Baumel’s return shows Israel’s commitment to its fallen - comment

What the Israelites carried on their shoulders for 40 years from the Red Sea’s waters through the Sinai Desert’s heat was more than one man’s remains; it was the value of honoring the dead.

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April 4, 2019 11:31
2 minute read.
Prime Minister Benjamin Netanyahu and then-defense minister Yitzhak Mordechai listen to Yona Baumel

Prime Minister Benjamin Netanyahu and then-defense minister Yitzhak Mordechai listen to Yona Baumel (gesturing) as Baumel's wife, Miriam, (right) looks on, in 1997. (photo credit: BRIAN HENDLER)

The timing can hardly be more proverbial.

With the moonless sky announcing the month of Nisan’s approach while households the world over prepare for Passover, the Jewish nation has been given an eerie reminder of the Exodus’s forgotten participant, the long-dead Joseph.

“Moses took the bones of Joseph with him,” says the Bible (Exodus 13:19), quoting his demand in his last days (Genesis 50:25), and ultimately reporting that “the bones of Joseph, which the Israelites had brought up from Egypt (Joshua 24:32),” were indeed buried in their homeland as Moses had planned and Joseph willed.

Historicity aside, what the Israelites carried on their shoulders for 40 years from the Red Sea’s menacing waters through the Sinai Desert’s punishing heat was more than one man’s remains; it was the value of honoring the dead.

The principle that inspired a whole set of Jewish laws, such as the exemption from prayers while handling the dead or the prohibition of eating while in one room with a dead body, became a guiding value of the IDF from its inception.

Built from the onset with its own Chief Rabbinate, the IDF immediately tasked its chaplains with collecting fallen soldiers’ bodies from the battlefields of the raging War of Independence, and bringing them to the kind of proper burial the Israelites gave Joseph.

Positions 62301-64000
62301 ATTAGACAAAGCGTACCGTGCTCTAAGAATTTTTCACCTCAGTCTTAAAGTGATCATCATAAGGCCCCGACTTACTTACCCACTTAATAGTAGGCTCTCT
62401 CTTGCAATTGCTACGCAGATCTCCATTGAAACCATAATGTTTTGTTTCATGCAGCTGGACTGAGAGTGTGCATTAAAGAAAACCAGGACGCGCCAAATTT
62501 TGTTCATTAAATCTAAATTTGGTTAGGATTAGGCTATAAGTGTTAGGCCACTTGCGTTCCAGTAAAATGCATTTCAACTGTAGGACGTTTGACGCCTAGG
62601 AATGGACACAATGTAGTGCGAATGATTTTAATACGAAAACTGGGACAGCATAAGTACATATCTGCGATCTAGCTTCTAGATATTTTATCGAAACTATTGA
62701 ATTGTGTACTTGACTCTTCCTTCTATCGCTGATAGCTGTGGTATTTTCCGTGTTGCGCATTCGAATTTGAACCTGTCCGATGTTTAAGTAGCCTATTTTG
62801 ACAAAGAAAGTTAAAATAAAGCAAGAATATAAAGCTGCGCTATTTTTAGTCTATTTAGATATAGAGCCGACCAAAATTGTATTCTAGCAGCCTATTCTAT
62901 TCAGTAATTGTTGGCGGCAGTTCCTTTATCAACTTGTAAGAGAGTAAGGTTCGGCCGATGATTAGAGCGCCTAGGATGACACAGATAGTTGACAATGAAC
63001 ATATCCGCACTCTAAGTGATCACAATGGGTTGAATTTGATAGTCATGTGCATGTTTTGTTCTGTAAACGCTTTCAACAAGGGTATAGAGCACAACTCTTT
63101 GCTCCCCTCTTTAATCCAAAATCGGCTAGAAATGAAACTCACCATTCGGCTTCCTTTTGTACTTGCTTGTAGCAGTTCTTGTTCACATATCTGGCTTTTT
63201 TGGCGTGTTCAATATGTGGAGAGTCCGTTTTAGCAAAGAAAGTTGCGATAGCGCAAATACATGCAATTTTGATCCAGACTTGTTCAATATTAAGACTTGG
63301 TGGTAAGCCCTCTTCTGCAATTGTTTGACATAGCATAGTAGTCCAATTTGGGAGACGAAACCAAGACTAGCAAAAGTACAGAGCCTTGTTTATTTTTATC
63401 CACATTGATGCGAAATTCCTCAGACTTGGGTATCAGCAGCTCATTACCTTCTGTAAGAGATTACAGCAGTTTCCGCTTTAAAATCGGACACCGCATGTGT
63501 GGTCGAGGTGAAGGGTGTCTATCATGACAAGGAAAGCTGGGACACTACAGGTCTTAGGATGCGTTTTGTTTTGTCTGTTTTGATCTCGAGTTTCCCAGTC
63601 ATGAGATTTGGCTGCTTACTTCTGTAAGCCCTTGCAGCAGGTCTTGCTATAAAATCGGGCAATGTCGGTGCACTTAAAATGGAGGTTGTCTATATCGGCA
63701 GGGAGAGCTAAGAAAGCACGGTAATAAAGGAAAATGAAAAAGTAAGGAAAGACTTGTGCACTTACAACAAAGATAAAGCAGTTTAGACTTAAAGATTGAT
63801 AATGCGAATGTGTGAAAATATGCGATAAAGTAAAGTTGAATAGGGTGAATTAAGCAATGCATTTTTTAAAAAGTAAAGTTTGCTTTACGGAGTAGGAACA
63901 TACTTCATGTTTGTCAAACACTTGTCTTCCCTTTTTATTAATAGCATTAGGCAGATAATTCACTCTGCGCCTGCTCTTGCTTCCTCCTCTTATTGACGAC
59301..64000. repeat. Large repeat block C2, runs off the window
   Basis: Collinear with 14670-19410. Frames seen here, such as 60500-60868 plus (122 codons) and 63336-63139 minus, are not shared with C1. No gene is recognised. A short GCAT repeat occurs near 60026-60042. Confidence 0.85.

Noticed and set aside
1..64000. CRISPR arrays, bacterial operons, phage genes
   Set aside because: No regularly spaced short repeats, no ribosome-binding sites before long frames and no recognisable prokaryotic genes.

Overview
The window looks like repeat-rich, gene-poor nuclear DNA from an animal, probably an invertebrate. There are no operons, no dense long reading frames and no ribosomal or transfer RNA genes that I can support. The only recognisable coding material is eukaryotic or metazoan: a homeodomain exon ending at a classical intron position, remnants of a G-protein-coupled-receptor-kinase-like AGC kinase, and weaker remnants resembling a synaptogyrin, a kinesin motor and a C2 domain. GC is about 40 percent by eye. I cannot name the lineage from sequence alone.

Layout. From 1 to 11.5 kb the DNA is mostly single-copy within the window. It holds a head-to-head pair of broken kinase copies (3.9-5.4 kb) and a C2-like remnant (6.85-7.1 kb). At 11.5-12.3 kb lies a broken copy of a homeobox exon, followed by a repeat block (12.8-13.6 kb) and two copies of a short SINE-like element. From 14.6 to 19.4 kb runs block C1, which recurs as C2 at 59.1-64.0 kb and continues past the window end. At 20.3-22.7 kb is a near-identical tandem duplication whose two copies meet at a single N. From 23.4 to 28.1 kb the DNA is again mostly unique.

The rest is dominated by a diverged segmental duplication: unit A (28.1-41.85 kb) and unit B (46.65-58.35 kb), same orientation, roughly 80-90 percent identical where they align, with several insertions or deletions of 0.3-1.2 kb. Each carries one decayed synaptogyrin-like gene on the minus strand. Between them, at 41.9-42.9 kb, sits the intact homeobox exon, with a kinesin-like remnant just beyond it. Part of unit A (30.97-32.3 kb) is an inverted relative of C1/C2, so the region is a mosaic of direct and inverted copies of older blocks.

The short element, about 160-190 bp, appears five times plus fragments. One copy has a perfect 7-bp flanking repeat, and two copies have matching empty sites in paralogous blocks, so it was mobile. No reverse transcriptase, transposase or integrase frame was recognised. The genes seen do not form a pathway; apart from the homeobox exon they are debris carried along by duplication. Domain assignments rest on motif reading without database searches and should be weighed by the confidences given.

Developing already then the expertise they would assume in identifying bodies, the Military Rabbinate’s founder, then-Lt.-Col. (and later Maj.-Gen.) Rabbi Shlomo Goren, was summoned by David Ben-Gurion in 1949 for a special assignment.

The Egyptian Army, which by then was encircled in the Negev, had wiped out an entire infantry company from the Alexandroni Brigade, leaving 87 Israeli bodies behind enemy lines.

Ben-Gurion’s demand, “Find them and bring them home,” needed no explanation. It was for Goren what Joseph’s will was for Moses, and what Joseph’s bones were for the generations of pallbearers who carried them to Shechem (Nablus) from the Nile.

Goren therefore approached the Egyptians’ commanders and requested their permission to cross their lines and seek the bodies. The Egyptian commander, Maj. (later Col.) Gamal Abdel Nasser, personally escorted Goren to a mound where all 87 troops were collectively buried.

Nasser and Goren, respectively the future president of Egypt and chief rabbi of Israel, soon found themselves standing shoulder to shoulder surveying a funereal convoy of military vehicles that, after an Egyptian squadron’s salutary salvos, departed to Jerusalem with the IDF’s dead.

It was but a detail in a broader picture, whereby 1,000 IDF soldiers’ bodies were stranded behind enemy lines, leading Goren to demand and obtain their reburial in Israel as part of the Armistice Agreements that ended the War of Independence.

IDF chaplains therefore descended on multiple burial sites in what then was Jordan, retrieved the bodies and brought them to Israel.

On November 17, 1949, in a mass funeral attended by tens of thousands, 228 of the former MIA’s were buried on Mount Herzl, thus inaugurating what became the IDF’s central cemetery.

Now, like Joseph after the Exodus; like the troops exhumed by the IDF’s pioneering chaplains; and though it’s been 37 years since he died in a distant battlefield – Zachary Baumel, too, is home.


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